Russia to formally annex four more areas of Ukraine
Russia’s Vladimir Putin will hold a signing ceremony on Friday to annex four more areas of Ukraine after self-styled referendums condemned by Ukraine and the West as a sham.
Russian-backed officials had earlier claimed the five-day exercise secured almost total popular support.
So-called votes were held in Luhansk and Donetsk in the east, and in Zaporizhzhia and Kherson in the south.
The Russian president will make a major speech at the Kremlin.
A stage has already been set up in Moscow’s Red Square, with billboards proclaiming the four regions as part of Russia and a concert planned for the evening.
The event echoes Russia’s annexation of Crimea in 2014, which also followed a discredited referendum and was heralded by a Kremlin signing followed by a presidential victory speech in parliament. That initial annexation has never been recognised by the vast majority of the international community, and nor will this.
No independent monitoring of the Russian process took place and election officials were pictured going from door to door escorted by armed soldiers.
“Tomorrow at 15:00 (12:00 GMT) in the St George Hall of the Grand Kremlin Palace a signing ceremony will be held on incorporating the new territories into Russia,” said spokesman Dmitry Peskov. Separate agreements will be signed with the two Russian-backed separatist leaders from the east and the two Russian-appointed officials from the south.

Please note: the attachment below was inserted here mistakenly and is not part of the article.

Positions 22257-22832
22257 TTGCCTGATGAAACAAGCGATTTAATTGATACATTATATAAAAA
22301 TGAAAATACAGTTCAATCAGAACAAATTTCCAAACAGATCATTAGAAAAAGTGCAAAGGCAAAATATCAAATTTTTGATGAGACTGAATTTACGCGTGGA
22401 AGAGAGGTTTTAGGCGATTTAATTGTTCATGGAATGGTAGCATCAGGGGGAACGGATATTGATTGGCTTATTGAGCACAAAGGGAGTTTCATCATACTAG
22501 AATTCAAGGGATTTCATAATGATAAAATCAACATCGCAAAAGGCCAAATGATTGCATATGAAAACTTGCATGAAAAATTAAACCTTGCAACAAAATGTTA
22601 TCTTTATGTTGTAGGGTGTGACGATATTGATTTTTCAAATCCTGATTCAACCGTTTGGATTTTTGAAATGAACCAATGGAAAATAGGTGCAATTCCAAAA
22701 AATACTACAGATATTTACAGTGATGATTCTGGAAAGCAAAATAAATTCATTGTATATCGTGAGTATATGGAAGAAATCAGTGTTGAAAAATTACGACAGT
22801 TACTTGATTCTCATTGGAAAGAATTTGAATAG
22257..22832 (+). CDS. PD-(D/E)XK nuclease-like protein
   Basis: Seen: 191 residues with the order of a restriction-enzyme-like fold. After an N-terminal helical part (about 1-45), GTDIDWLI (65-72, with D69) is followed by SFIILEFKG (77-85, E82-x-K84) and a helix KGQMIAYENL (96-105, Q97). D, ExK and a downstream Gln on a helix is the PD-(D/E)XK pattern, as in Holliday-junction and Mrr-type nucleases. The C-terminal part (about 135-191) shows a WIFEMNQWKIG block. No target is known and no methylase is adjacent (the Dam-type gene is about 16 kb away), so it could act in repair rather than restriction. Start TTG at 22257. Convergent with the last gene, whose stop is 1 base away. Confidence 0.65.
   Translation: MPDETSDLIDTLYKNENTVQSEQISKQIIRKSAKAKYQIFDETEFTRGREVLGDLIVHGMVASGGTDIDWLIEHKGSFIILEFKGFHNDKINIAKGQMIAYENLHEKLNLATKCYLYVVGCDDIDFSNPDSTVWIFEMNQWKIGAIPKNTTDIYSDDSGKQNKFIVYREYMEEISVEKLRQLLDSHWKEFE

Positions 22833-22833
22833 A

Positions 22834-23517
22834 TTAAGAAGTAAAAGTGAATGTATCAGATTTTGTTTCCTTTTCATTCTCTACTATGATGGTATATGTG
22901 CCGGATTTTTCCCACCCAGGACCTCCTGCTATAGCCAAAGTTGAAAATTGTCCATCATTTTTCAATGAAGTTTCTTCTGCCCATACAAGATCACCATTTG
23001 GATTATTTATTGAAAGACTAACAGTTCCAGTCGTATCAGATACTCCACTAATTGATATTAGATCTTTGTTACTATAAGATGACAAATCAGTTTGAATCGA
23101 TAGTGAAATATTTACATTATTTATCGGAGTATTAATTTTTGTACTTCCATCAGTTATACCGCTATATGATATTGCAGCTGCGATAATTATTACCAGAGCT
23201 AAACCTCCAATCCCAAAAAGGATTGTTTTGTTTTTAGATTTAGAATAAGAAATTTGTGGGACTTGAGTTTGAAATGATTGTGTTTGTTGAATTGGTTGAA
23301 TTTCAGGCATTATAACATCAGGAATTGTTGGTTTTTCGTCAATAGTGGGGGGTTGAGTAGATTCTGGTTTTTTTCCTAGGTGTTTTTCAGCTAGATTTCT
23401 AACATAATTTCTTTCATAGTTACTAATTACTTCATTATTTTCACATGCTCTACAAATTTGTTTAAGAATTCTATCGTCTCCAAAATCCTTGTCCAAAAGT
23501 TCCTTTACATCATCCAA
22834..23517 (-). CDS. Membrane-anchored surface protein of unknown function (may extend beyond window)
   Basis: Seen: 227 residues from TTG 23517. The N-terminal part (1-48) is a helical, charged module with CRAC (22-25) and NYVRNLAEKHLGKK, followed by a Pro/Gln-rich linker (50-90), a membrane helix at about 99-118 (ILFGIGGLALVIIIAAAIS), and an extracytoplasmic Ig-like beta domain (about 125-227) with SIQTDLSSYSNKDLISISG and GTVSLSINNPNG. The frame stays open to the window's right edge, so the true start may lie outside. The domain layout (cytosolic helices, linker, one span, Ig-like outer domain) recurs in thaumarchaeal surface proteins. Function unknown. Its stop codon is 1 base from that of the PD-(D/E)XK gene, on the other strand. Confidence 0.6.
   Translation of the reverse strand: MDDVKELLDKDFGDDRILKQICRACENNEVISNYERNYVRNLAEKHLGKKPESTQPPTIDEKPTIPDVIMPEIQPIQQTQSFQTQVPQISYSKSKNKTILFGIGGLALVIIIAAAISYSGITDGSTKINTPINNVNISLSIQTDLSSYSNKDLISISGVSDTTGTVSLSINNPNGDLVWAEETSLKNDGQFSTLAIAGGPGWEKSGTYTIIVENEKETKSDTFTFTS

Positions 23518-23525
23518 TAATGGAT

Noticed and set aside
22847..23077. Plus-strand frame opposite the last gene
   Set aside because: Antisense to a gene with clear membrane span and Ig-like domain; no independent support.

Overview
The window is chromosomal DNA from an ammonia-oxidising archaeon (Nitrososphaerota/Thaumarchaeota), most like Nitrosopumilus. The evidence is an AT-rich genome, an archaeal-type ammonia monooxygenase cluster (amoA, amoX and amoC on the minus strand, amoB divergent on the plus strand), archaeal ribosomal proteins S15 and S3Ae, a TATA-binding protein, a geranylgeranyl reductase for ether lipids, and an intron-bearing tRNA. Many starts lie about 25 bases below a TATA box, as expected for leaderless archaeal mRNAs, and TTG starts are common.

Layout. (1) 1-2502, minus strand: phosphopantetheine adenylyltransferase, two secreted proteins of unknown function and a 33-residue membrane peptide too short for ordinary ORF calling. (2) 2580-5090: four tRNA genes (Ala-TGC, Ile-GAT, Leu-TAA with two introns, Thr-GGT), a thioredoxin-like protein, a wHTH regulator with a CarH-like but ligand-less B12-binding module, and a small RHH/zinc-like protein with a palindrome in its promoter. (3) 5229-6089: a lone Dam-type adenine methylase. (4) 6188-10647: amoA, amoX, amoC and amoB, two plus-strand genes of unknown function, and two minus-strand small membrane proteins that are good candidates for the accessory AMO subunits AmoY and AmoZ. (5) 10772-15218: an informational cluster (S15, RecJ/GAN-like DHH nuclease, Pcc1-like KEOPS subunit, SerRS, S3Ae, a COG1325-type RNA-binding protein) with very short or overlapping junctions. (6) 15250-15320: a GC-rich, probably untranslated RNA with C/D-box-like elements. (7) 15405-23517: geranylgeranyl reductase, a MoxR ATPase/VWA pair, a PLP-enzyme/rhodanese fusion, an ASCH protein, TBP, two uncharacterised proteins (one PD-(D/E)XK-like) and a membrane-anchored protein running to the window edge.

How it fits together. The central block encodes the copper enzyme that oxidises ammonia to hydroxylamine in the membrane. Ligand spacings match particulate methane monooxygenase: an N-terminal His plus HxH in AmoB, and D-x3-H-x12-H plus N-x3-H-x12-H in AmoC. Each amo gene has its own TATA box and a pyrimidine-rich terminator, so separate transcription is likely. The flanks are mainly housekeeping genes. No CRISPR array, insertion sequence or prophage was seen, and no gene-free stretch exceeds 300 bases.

As with Crimea, Russia’s two houses of parliament will formally ratify the annexation treaties next week. The Russian president is expected to address to the upper house of parliament on 4 October, three days before his 70th birthday.
The US has said it will impose sanctions on Russia because of the staged referendums, while EU member states are considering an eighth round of measures, including sanctions on anyone involved in the votes.
German Foreign Minister Annalena Baerbock said on Thursday that people in occupied regions of Ukraine had been taken from their homes and workplaces by threat and sometimes at gunpoint. “This is the opposite of free and fair elections. And this is the opposite of peace, it is a dictated peace,” she said.
“You have to answer verbally and the soldier marks the answer on the sheet and keeps it,” one woman in Enerhodar told the BBC.(BBC)